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Expert Insight: College Admission and the Class of 2017

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In a few short months, this year’s crop of high school grads will head to college.

How did the Class of 2017 decide where to matriculate?

NACAC’s immediate past president, Phil Trout, recently offered some insight based on his experience working with seniors at Minnetonka High School (MN).

Here are three takeaways from his interview with EAB:

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Survey: Many Americans Would Change Their College Choices

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Although most American degree holders believe they received a quality education, more than a quarter say they would attend a different college if they had it all to do over, a new national poll shows.

A survey of 89,492 US adults by Gallup and the Strada Education Network found that 28 percent of respondents wish they would have selected a different institution. And given the chance, 36 percent would have chosen a different major.

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3 Ways to Help Vets Succeed

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iStock

More than 5 million post-9/11 service members are projected to transition out of the military by 2020.

Many will seek out higher education. But while veterans can bring tremendous value to the nation’s college campuses, their path to a degree is often more complex than that of a traditional undergrad.

Veteran students are typically older than their peers. Many juggle work and family responsibilities. And on top of that, adjusting to civilian life comes with its own set of hurdles.

“Veterans value their education benefits, but it’s often a very difficult transition,” said Tommy Lucas, interim director of the Office of Military and Veteran Enrollment Services at Saint Louis University (MO).

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Legislative Update: Affiliates Ramp Up Advocacy Efforts

After last month’s successful Advocacy Day in Washington, DC, advocacy efforts within many NACAC affiliates are on the rise.

Over the past several months, Alabama, Georgia, Mississippi, South Carolina, and Tennessee have hosted SACAC legislative days. Because SACAC is a regional affiliate, advocacy days take place in specific states, allowing members to meet with their own legislators and impact students where they live.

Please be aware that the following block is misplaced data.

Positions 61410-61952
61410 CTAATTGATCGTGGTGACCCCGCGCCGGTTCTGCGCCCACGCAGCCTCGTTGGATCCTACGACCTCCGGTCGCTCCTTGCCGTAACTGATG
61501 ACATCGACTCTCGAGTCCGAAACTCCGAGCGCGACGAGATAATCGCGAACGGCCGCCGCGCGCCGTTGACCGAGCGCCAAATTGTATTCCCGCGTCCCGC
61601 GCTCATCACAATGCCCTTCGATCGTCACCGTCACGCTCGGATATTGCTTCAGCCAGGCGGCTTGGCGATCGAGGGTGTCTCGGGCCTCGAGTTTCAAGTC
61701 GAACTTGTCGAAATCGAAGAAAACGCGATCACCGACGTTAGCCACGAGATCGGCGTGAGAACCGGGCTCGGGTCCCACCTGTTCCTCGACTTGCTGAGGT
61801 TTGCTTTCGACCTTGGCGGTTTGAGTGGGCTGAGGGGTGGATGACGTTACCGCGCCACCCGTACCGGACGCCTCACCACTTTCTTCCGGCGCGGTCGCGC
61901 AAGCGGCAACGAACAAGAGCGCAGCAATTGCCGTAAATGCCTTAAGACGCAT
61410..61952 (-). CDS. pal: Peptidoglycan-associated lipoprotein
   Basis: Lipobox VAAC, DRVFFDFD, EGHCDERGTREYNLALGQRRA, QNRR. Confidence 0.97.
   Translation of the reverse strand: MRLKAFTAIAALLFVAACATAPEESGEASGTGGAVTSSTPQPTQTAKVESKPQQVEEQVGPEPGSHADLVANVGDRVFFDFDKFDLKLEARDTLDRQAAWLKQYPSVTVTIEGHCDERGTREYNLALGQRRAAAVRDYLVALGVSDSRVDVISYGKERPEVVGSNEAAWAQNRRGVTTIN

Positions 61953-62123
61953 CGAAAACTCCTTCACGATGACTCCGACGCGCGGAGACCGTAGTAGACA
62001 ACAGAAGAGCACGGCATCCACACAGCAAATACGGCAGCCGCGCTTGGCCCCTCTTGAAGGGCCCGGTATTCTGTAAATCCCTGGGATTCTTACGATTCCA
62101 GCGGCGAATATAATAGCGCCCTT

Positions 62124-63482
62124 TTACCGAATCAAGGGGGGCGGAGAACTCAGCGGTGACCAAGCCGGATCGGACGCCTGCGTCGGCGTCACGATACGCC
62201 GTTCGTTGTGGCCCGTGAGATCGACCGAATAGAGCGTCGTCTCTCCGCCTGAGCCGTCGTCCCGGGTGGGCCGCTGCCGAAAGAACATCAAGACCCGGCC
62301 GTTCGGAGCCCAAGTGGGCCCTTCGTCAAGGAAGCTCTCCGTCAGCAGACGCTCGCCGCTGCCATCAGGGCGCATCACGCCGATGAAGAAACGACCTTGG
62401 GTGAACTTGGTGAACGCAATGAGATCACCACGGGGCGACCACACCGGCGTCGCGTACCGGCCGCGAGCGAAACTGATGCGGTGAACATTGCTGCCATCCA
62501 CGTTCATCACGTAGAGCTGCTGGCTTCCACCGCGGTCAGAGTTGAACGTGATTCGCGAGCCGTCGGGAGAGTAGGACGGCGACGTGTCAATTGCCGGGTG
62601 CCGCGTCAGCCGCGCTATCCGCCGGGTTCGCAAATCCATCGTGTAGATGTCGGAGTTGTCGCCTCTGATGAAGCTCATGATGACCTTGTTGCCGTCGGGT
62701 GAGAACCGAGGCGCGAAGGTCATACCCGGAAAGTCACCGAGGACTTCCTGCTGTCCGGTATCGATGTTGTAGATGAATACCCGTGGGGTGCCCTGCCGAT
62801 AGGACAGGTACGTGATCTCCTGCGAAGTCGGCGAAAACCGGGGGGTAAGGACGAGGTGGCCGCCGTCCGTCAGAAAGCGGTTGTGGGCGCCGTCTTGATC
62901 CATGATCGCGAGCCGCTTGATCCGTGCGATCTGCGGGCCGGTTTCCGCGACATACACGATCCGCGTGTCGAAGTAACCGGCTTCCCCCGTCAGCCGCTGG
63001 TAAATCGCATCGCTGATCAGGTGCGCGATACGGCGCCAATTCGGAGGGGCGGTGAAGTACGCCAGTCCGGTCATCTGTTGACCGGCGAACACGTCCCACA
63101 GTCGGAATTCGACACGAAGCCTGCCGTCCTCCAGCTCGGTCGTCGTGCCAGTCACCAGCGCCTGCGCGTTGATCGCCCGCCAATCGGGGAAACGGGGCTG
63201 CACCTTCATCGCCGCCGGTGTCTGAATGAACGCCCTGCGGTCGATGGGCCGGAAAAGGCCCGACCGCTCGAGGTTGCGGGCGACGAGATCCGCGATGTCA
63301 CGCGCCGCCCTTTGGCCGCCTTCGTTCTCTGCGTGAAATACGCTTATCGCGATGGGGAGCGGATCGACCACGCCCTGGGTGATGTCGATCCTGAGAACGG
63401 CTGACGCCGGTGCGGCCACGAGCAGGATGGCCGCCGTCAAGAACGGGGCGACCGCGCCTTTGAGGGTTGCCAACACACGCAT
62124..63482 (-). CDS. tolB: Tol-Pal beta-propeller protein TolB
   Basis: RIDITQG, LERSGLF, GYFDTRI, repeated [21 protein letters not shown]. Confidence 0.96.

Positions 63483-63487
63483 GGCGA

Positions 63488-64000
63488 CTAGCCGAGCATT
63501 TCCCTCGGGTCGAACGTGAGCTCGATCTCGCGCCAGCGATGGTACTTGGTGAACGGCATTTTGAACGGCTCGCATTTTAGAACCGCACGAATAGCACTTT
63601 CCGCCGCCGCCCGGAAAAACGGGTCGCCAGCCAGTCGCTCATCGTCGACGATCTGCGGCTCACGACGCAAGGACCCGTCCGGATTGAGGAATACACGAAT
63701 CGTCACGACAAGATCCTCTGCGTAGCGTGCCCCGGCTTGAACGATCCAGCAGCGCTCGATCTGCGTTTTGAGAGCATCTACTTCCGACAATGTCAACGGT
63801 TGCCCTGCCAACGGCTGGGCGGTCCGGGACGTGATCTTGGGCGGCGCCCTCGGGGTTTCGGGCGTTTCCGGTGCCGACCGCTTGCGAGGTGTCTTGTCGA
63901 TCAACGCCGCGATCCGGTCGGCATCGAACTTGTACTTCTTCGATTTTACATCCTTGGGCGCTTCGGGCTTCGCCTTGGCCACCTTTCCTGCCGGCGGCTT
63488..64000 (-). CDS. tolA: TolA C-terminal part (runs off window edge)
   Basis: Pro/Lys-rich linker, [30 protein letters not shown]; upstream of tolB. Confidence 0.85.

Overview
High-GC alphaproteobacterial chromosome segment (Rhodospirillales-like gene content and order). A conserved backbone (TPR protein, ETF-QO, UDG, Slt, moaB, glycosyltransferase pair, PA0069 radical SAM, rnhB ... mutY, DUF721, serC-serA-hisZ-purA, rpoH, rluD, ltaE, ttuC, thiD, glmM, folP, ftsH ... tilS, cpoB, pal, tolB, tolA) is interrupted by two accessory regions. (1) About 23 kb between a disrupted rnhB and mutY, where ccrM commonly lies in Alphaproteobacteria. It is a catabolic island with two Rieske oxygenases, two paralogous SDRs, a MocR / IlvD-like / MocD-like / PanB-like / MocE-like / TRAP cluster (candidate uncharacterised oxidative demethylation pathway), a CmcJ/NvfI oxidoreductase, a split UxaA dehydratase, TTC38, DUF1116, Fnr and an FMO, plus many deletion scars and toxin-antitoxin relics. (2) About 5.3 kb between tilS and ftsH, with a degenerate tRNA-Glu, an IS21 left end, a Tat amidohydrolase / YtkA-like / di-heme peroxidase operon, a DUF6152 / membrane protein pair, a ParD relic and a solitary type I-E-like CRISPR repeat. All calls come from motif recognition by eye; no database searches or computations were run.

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Rates of Anxiety Continue to Increase Among College Students

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For the seventh straight year, anxiety was the top concern of students seeking mental health services on campus, according to a survey by the Association for University and College Counseling Center Directors.

Data show that 51 percent of college students who visited an on-campus counseling center in 2015-16 reported struggling with anxiety. The other most common concerns were depression (41 percent), relationship issues (34 percent), suicidal ideation (20.5 percent), self-injury (14 percent), and alcohol abuse (10 percent).

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Report: High School Graduates from Southern States Projected to Increase

The Southern region is set to produce the largest number of high school graduates in the US over the next 15 years, according to the latest enrollment projections from the Western Interstate Commission for Higher Education (WICHE).

Although the overall number of high school graduates in the US is predicted to decrease, Southern states (highlighted in yellow in the figure below) will see a significant increase in their number of public and private high school graduates. Specifically, Florida, Texas, Georgia, and Oklahoma will experience the largest growth.

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NCAN’s Streamlined FAFSA Reduces Errors

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NCAN

A shortened version of the FAFSA reduced completion time and errors when compared with the official form, according to independent testing.

The Streamlined FAFSA — developed by the National College Access Network (NCAN) — includes as few as 20 to 25 questions, depending on the student. NCAN would like the government to take similar steps to shorten the financial aid application process.

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